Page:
Buildings | St. Louis Public Radio

Buildings

St. Louis City Hall
File photo | Jason Rosenbaum | St. Louis Public Radio

Operators of St. Louis buildings larger than 50,000 square feet will soon face penalties if they don’t report energy and water use to the city. 

The city’s benchmarking ordinance, which went into effect in 2017, requires owners of municipal and privately owned buildings to report energy and water consumption to the St. Louis Building Division. City officials will levy fines and deny occupancy permits to buildings that don’t comply within 60 days of receiving a warning letter. 

The penalties strengthen an ordinance that aims to cut greenhouse gas emissions that cause climate change.

Sarah Fentem | St. Louis Public Radio

A visitor to the new wing of the Mercy hospital in Festus can likely tell immediately where the old building ends and the new part begins. The atrium still smells of fresh paint, and instead of dark, winding hallways, windows let in natural light.

Builders designed it to be prettier and more user-friendly. But Mercy Hospital Jefferson is safer, too.

This fall 2016 photo shows the the back of the Smithey's container home with new sod and patio.
Provided | Zack Smithey

A proposed amendment to St. Charles' building codes would make shipping-container homes blend in with more typical houses in the city.

A new home on Elm Street sparked the debate that led to the regulations, introduced at Tuesday night’s City Council meeting. The amendment would require shipping-container homes to be fully sided and have a pitched roof.

(Screenshot via Google Maps)

Updated with comments from the city, preservationists.

Pedestrian and car traffic will be restricted at Spruce and 11th streets in downtown St. Louis indefinitely because the historic Cupples 7 building  has become structurally unsound.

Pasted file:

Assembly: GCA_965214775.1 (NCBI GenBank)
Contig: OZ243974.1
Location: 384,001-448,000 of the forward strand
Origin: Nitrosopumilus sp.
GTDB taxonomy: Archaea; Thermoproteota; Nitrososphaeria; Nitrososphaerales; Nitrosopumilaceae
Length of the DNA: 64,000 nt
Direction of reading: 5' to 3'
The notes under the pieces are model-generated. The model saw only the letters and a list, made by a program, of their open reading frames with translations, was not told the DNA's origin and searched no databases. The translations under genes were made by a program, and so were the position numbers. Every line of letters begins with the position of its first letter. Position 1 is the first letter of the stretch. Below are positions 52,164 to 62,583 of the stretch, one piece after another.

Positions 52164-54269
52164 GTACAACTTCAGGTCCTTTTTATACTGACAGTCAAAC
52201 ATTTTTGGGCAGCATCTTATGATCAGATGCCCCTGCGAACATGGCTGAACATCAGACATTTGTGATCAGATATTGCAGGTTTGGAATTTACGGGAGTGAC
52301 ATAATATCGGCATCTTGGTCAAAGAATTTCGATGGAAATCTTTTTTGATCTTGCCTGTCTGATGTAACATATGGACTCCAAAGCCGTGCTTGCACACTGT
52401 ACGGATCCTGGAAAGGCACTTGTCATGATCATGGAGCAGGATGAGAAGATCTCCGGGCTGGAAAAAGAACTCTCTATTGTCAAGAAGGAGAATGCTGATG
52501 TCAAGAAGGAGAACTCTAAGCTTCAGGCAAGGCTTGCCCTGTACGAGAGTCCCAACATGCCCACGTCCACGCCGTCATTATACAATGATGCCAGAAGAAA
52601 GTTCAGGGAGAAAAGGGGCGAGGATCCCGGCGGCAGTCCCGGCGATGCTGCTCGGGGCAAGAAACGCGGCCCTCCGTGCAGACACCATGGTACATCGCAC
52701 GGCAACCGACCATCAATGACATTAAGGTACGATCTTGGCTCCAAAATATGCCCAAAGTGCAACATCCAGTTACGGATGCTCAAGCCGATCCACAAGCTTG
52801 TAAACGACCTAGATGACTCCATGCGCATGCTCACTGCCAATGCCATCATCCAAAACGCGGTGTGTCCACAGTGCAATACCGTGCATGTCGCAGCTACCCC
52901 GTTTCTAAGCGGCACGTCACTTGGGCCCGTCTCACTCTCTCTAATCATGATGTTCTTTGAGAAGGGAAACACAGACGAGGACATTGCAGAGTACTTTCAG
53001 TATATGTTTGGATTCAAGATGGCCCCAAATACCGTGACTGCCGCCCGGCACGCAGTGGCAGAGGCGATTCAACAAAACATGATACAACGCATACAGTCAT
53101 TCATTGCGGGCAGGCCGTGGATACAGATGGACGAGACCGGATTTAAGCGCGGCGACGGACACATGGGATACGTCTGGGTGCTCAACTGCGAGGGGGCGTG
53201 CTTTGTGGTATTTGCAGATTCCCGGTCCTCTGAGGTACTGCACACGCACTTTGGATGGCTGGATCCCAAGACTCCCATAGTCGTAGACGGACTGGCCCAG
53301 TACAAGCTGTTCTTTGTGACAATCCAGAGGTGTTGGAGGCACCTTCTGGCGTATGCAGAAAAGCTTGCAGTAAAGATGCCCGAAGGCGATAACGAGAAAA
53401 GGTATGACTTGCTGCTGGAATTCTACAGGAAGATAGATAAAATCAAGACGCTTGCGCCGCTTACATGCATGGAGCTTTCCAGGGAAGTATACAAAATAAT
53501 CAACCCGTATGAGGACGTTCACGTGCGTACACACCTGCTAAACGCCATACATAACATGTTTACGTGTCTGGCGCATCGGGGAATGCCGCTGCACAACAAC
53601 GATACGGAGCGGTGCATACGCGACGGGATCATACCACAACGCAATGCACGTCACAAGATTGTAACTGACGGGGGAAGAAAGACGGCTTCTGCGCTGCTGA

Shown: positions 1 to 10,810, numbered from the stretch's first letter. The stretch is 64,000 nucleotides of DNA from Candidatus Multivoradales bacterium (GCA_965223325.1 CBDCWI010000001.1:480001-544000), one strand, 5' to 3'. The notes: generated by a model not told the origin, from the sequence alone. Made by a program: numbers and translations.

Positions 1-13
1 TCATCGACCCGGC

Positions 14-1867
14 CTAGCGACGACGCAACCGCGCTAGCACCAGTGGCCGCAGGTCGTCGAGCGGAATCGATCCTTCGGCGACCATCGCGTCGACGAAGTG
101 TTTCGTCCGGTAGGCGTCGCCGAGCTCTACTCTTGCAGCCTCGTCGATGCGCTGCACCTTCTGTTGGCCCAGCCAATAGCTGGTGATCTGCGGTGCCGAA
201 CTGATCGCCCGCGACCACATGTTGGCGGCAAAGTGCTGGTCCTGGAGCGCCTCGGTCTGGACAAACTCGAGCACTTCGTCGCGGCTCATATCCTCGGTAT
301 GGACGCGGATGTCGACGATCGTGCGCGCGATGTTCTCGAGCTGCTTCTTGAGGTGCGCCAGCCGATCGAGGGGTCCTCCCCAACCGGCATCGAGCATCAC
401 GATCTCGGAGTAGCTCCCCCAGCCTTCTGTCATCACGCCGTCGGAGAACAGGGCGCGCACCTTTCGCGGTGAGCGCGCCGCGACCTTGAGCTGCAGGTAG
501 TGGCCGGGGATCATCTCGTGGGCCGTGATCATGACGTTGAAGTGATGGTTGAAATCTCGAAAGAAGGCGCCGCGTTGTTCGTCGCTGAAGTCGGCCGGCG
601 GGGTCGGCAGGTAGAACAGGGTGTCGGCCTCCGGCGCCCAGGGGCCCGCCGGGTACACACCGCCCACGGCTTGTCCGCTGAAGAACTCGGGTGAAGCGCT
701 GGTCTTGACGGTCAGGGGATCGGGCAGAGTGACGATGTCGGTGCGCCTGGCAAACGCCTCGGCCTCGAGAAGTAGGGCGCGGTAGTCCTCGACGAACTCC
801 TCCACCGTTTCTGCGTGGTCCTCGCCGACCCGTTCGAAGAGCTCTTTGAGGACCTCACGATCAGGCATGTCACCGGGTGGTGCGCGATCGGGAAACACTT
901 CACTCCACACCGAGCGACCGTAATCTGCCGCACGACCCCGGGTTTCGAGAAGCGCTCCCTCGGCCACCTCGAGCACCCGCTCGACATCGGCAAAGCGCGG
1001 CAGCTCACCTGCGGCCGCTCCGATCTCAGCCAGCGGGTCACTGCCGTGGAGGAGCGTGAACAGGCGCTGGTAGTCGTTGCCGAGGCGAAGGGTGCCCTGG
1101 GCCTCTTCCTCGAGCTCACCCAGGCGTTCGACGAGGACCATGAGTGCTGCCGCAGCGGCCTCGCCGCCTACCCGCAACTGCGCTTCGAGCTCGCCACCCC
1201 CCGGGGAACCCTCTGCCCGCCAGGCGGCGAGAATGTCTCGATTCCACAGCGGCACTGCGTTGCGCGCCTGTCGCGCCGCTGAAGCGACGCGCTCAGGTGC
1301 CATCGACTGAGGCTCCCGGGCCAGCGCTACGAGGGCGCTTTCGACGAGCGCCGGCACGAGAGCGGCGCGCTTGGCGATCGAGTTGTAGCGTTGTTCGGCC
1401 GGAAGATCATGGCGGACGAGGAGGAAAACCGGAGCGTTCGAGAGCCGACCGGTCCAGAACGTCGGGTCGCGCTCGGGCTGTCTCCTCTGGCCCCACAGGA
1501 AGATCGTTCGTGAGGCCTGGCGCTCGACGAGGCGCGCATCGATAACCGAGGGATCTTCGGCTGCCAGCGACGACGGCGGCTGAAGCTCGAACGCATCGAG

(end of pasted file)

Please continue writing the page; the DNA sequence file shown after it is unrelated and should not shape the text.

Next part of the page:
(Rachel Lippmann/St. Louis Public Radio)

Updated with comments from the Foundation's board president.

St. Louis police chief Dan Isom got an unexpected present today at the annual luncheon of the St. Louis Police Foundation - a $3 million check.

When it's combined with department resources, the donation makes it possible to turn the old Wells-Fargo building at 1915 Olive Street into a new headquarters. The department's current facility, and 1200 Clark Ave., is almost 85 years old and needs about $70 million in repairs.

This article first appeared in the St. Louis Beacon, March 4, 2011 - WASHINGTON - For decades, the seven buildings on the Hardesty Federal Complex in Kansas City were used as a U.S. Army quartermaster depot. The 18-acre property was vacated in 1999, but it took the federal government until 2007 to put it up for sale.

Nearly four years later, the property is still for sale.

If you were listening to NPR's Morning Edition around 6:30 a.m. or again around 8:30 a.m., you might have heard a familiar name - developer Richard Baron, of McCormack Baron Salazar.